For the second time in recent months and the third time over the past year, President Obama has penned a policy commentary in a leading scientific journal. This time, he isn't defending his signature health care law, but rather, making the case that a clean energy future is inevitable — no matter what Trump does.
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In the autumn of 1917, a severe coal shortage hit the United States. Riots even broke out over the lack of energy as the nation went into the winter months. Some people were calling for conservation, but one snarky newspaper article insisted that conserving was for suckers. Why? People of the future — specifically, the people of 100 years hence — wouldn't be using coal anyway.
On the climate and energy front, 2016 was a year of contradictions. Again and again, our planet smashed global temperature records. The fingerprints of climate change were visible in extreme weather from the North Pole to Louisiana. But the clean energy sector also hit some major milestones. Wind and solar power expanded rapidly as costs fell, demonstrating that a high-tech, low-carbon future is within reach.
Temperatures expected to reach above 40 degrees in Sydney today, so here's some advice to keep you from melting into a puddle. It may be tempting to crank the air-con up high and keep your house at sub-arctic temperatures until the weather outside finally cools down, but it's worth thinking about the impact that's going to have on your bill. There are plenty of ways you can cool your house in a more economical way — or, if you can't bear turning off the air conditioner for a minute, we've collected a few tips so that you can use it more economically.
While seeking the 2012 Republican nomination, Governor Rick Perry famously proposed abolishing the US Department of Energy before forgetting what it was called on live TV, naming it as "Oops" during the GOP debates. As luck would have it, however, Perry will be nominated as Secretary of Oops under President Donald Trump, CBS News reports.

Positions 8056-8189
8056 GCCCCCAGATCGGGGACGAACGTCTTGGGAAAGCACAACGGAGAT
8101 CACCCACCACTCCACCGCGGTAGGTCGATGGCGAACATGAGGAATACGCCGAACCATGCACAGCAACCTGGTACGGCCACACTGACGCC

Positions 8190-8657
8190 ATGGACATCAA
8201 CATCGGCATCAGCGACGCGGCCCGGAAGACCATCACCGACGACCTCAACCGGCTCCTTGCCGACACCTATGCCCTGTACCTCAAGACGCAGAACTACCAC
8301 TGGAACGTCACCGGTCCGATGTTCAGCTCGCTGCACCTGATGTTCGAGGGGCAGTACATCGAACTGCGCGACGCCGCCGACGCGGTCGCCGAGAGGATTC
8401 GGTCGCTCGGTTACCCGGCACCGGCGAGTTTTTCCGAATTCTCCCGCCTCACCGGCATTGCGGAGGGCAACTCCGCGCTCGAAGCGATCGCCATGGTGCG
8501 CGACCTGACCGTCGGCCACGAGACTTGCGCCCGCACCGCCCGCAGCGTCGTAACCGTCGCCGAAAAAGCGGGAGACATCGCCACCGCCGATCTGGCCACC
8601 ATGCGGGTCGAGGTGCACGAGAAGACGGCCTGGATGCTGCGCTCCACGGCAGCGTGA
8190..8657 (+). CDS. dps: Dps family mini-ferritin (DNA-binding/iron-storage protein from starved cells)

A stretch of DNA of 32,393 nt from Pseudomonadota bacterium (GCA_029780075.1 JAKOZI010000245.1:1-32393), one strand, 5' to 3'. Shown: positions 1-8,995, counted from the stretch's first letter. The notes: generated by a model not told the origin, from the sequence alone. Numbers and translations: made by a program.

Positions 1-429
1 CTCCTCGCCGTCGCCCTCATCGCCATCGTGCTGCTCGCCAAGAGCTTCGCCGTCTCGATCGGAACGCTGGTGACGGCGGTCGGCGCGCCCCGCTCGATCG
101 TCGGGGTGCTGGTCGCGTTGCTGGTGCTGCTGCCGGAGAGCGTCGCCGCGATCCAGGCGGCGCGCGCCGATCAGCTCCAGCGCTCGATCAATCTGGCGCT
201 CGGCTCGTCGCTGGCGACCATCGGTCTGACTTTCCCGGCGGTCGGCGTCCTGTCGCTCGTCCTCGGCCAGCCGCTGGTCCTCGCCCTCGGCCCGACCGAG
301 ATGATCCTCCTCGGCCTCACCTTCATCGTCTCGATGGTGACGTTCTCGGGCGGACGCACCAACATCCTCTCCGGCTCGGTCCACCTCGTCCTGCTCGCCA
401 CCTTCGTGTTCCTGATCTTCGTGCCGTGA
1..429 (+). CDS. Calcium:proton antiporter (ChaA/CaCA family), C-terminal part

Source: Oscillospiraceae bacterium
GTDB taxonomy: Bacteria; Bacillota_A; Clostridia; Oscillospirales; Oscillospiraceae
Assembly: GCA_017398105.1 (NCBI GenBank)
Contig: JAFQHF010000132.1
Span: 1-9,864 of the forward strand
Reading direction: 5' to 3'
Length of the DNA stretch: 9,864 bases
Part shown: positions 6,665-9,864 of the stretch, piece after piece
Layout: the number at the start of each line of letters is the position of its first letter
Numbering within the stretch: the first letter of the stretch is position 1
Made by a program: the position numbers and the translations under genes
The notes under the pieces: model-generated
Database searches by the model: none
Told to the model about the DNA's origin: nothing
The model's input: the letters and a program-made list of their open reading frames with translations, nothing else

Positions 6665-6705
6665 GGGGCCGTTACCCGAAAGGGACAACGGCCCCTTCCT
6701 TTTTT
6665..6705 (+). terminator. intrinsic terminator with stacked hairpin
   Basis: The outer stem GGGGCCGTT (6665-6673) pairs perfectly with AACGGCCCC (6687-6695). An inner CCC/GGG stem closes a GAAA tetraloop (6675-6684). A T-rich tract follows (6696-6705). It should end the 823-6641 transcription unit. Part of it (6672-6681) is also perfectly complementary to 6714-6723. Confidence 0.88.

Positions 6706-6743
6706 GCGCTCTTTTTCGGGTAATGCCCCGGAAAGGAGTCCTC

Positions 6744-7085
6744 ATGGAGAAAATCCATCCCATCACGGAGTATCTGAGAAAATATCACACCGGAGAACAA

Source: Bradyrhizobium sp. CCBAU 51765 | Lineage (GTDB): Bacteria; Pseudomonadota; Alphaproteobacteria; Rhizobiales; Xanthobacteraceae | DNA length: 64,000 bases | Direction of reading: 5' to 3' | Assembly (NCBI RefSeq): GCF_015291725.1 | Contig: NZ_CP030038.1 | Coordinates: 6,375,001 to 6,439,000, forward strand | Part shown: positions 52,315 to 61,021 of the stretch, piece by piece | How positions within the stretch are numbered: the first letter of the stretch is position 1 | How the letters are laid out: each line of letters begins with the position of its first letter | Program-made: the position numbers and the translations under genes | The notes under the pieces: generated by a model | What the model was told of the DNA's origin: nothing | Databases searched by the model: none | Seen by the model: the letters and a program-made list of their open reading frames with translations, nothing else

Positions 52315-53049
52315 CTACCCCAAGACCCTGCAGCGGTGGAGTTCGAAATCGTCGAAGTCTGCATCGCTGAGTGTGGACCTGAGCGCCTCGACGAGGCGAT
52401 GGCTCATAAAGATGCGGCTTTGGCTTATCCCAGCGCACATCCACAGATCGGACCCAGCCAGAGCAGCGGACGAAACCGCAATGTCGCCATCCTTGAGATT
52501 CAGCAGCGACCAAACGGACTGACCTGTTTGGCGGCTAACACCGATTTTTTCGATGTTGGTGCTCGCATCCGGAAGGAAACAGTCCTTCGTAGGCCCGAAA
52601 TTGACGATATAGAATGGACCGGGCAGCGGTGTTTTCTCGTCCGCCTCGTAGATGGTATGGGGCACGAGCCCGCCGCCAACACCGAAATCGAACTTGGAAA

Researchers at Ghent University have hit on a method of harvesting energy from raw sewage that treats the wastewater without using external electricity. It's all thanks to starving bacteria. Although this method is still in its lab testing stage, industry leaders are already interested in utilising it.
An estimated 20 billion barrels of oil valued at up to $US900 billion ($1.2 trillion) has been discovered in a West Texan shale formation, the US Geological Survey announced this week. Three times the size of the Bakken oilfields in North Dakota, it could be the largest such deposit ever assessed in the United States.
For the last few years, the United States has been a lukewarm leader on global climate action. Now, if President-elect Donald Trump keeps his campaign promises, it may become the rogue state of climate change.
Scientists recently developed a method to convert sewage into biocrude oil, so it appears that our future will quite literally be shit. According to a report from Pacific Northwest National Laboratory, researchers converted poop to oil using a process called hydrothermal liquefaction. PNNL explains that hydrothermal liquefaction "mimics the geological conditions the Earth uses to create crude oil, using high pressure and temperature to achieve in minutes something that takes Mother Nature millions of years."
MIT's fusion program has fallen on hard times, but that hasn't stopped it from smashing world records and keeping the dream of limitless, carbon-free energy alive. At an International Atomic Energy Agency summit in Japan this week, researchers involved with MIT's Alcator C-Mod tokamak reactor announced that their machine had generated the highest plasma pressure ever recorded.
When it comes to planet-warming gases we need to worry about, carbon dioxide is at the top of the list. But the runner-up in the climate hall of infamy — methane — is turning out to be a bigger problem than we realised. A study published in Nature today estimates that global methane emissions from the oil and gas industries could be as much as 60 per cent higher than previously reported.
File this under bad news for humanity's climate ambitions: The dams and reservoirs we use to harness 'clean' hydroelectric power and irrigate our crops apparently emit carbon. A lot of it. All told, man-made reservoirs release roughly a gigaton of heat-trapping greenhouse gases each year. That's more than the entire nation of Canada.